There is no one solution for the entirety of Syria simply because the landscape is not the same in the different parts of the country
Dr. Dania Koleilat Khatib
In this respect, the international community should set clear, achievable goals and realize that Syria cannot be fixed and become a modern, democratic state as a result of a deal signed in Geneva. The goals should be to stabilize the security situation, ensure the safe return of refugees and jumpstart the local economy so that people can sustain themselves. Once those basic goals are achieved, then the international community can have the luxury of talking about political systems and democracy.
To achieve those three basic goals, a deal needs to be brokered with actors on the ground. In fact, in this approach, at least four deals need to be brokered, each one with different actors.
In the southwestern Deraa region, the international actors are Israel, Jordan and Russia. Israel and Jordan need to have their borders secured. Russia is the one that brokered a deal between opposition groups and the regime in July 2018. The main group, Quwaa Shabab Al-Sunna, which was rebranded as the 8th Brigade, is still very much in charge of the security of the area, of course under Russian tutelage. Hence, the Russian-brokered deal should allow refugees to negotiate an agreement regarding their safe return. In parallel, a plan should be laid out to allow for local development with the involvement of the community.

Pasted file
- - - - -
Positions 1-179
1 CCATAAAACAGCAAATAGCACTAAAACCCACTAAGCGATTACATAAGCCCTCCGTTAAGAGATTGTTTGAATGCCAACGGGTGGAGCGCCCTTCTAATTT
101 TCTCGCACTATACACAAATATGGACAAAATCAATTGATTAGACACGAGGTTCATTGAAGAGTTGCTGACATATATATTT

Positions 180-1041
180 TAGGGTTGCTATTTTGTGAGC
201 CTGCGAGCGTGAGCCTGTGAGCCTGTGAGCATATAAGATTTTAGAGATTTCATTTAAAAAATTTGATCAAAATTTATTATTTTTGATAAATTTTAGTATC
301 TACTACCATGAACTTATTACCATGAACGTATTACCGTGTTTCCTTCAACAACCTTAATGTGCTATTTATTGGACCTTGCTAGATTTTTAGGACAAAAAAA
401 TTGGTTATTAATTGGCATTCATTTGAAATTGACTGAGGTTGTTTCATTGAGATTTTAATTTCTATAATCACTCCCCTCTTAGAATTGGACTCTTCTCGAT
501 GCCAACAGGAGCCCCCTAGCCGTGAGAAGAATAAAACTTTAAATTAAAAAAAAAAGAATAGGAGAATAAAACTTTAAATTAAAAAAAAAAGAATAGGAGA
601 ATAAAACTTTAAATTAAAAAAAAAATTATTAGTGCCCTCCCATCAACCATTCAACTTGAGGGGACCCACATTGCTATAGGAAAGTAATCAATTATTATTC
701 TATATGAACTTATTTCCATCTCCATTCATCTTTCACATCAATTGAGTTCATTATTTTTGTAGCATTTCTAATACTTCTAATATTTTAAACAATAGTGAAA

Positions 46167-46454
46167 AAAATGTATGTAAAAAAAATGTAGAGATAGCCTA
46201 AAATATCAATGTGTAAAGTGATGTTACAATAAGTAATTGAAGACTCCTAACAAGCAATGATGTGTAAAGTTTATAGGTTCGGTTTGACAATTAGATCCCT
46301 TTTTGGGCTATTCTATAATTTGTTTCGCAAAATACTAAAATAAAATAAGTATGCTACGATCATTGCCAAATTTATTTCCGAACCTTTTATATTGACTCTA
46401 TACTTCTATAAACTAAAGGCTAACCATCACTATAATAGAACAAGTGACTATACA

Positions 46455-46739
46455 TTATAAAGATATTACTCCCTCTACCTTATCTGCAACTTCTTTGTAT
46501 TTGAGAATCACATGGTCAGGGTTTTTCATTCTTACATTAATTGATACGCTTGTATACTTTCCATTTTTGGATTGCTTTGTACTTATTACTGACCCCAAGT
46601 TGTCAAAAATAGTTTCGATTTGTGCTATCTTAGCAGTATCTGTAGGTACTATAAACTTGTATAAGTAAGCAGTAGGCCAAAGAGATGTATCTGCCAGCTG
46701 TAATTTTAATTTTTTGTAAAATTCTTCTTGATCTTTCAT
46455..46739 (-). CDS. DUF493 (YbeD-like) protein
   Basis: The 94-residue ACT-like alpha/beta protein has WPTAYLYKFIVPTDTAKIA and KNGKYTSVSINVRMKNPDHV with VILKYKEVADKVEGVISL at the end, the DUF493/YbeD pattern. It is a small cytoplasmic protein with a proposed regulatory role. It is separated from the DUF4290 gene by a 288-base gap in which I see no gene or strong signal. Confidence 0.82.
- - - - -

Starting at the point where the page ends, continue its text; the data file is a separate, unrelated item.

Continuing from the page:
Regarding the areas around Lebanon, a deal should be clinched with the Iranians and Hezbollah to allow refugees to return. Hezbollah would want to cover its back and make sure no hostile force is at its doorstep.
As for the northeast, the Americans have a moral obligation toward their Kurdish allies, who were instrumental in pushing back against Daesh and still today guard the prisons housing extremists. However, the Americans need to apply pressure to their Kurdish partners to make sure they share power with their Arab neighbors and offer security guarantees to Turkey.